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Caithness permit for second power plant has expired, Brookhaven Town officials say 

An artist's rendering of the proposed Caithness II

An artist's rendering of the proposed Caithness II power plant, which would be built next to the existing Caithness plant in Yaphank. Credit: TRC Environmental Corp.

Brookhaven officials have told Caithness Long Island that its permit to build a second power plant in Yaphank has expired.

The Manhattan-based power company has sought to build a 600-megawatt plant on Zorn Boulevard, using a permit issued by the town in 2014 for a 750-megawatt plant that was never built. The new plant would be built adjacent to an existing Caithness plant that opened in 2009.

But in a letter sent on Monday to Caithness president Ross D. Ain, Town Planning Director Tullio Bertoli said the permit for the second plant had expired and cannot be renewed.

Ain said in a statement the company was "looking into it, but believe it has no bearing and we look forward to the next steps before the [town] planning board.” 

Town Attorney Annette Eaderesto said Caithness would be required to file a new application to build the plant.

The town's action comes a week after the town board lifted restrictions on the plant, saying a covenant limiting the types of power equipment allowed for the project were unnecessary.

In Monday's letter, Bertoli noted that Caithness had received a two-year permit in 2014 to build the plant, known as Caithness II, and had been issued two one-year extensions in 2016 and 2017. The last of those extensions expired on Sunday, Bertoli said.

"Since Caithness has been granted the maximum two extensions, ... the Caithness special permit has now expired," Bertoli wrote.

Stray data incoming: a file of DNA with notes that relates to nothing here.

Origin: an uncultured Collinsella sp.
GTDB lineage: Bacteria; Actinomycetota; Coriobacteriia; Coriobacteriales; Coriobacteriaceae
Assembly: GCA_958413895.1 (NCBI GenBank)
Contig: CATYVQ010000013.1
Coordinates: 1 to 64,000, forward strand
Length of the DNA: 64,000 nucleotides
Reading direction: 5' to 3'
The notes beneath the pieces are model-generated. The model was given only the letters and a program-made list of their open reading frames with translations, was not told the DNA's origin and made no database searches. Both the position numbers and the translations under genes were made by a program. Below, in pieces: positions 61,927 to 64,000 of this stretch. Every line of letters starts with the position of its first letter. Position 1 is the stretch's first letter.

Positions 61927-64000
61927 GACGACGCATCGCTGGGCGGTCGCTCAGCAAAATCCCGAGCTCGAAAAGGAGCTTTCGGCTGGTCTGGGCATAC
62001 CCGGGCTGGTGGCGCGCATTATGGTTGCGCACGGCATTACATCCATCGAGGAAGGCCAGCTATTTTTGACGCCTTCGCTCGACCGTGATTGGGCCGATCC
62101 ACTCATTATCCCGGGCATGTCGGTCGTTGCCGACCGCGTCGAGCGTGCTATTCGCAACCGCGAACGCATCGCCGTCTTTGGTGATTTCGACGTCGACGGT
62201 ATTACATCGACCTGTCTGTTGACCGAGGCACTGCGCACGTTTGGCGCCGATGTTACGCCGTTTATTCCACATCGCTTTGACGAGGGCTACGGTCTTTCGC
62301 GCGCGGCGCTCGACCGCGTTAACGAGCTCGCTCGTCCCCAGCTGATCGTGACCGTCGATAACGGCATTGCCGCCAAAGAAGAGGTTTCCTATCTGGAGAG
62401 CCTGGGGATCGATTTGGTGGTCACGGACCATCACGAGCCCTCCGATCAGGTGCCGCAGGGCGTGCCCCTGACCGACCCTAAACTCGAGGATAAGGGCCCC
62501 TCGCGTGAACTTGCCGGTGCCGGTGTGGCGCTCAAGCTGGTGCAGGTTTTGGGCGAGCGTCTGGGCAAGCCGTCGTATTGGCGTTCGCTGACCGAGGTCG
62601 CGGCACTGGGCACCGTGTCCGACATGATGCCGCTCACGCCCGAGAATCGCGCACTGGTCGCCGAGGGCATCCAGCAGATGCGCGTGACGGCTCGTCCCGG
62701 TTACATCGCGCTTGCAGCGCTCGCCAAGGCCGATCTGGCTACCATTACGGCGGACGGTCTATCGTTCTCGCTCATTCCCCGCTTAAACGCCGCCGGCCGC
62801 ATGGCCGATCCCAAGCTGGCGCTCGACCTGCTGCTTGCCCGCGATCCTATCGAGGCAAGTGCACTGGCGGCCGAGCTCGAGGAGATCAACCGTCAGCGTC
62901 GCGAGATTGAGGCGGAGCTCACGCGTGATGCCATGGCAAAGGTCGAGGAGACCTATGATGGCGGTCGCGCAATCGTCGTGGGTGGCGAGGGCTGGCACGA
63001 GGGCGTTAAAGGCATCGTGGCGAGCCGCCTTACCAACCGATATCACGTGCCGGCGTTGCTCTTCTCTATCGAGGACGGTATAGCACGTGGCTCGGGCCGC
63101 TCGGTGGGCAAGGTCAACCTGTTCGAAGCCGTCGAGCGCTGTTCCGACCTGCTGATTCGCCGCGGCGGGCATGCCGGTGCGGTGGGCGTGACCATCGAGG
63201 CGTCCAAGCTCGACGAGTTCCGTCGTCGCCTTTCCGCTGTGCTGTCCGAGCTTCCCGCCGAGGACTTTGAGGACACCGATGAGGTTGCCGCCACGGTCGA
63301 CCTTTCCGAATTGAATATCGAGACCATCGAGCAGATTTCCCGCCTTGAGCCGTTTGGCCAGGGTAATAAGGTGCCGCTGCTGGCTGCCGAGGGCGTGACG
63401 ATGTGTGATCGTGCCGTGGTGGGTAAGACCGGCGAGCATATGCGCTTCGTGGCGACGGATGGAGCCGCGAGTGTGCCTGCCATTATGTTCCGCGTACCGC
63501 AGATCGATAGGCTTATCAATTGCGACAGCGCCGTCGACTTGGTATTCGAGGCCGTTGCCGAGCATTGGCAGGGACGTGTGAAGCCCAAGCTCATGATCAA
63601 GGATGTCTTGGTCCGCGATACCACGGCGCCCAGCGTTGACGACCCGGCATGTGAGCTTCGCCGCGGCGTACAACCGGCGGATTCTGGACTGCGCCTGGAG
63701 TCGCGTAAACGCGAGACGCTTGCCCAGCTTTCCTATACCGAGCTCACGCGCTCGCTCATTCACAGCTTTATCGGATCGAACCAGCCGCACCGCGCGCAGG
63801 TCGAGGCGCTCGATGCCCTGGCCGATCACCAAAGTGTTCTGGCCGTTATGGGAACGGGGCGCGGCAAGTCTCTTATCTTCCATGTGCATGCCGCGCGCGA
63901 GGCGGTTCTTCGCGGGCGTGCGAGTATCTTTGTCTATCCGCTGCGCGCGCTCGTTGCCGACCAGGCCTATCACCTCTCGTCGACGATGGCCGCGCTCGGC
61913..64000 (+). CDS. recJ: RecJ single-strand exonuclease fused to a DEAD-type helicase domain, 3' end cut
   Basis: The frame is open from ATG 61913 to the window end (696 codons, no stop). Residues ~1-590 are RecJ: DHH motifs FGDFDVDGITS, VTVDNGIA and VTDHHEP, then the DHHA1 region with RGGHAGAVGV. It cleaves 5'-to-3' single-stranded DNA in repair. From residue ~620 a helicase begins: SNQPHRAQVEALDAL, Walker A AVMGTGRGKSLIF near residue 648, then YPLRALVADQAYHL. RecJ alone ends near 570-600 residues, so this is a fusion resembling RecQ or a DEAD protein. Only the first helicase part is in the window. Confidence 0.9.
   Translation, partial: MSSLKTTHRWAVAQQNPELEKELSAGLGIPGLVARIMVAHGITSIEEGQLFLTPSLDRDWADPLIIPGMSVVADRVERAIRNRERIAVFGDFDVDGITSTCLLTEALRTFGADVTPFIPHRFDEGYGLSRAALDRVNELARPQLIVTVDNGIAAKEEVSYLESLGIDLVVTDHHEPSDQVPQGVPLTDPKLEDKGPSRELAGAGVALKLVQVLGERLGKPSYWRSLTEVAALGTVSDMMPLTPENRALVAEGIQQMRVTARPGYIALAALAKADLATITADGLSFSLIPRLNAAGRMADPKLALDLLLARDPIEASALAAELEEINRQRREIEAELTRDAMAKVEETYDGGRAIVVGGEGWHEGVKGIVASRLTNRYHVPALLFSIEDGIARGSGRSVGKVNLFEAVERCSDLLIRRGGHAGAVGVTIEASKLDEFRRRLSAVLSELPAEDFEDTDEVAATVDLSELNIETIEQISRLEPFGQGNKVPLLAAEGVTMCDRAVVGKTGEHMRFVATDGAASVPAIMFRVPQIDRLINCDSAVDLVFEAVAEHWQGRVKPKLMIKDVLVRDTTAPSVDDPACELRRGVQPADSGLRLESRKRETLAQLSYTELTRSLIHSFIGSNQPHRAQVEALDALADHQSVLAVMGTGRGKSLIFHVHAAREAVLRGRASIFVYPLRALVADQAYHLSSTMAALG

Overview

Four years ago the town board had approved the larger version of Caithness II, which would have supplied energy to Long Island Power Authority customers. That project was scuttled when PSEG Long Island, which operates the power grid for LIPA, said new power plants were not needed.

Earlier this year, Caithness proposed the smaller plant for the same site. Caithness officials had said power generated by the plant would be sold to power grids statewide and would provide backup power for solar and wind farms. Company officials said LIPA ratepayers would save $75 million a year.

Critics questioned whether the plant was needed and raised environmental concerns.

Brookhaven Councilman Michael Loguercio, who represents the area where Caithness II would have been located and supported the project, declined to comment on Bertoli's letter. But Loguercio said Caithness II "is a very important project to not only this community, but also to all of Long Island as we try to find ways to develop more affordable electric power.”

Eaderesto said Caithness might be required to seek permits from the state Board on Electric Generation Siting and the Environment. The board was established in 2011 under Article 10 of the state Public Service Law to allow companies to seek power plant approvals from the state, rather than local authorities.

“It might have to go through that process instead of the town,” Eaderesto said.


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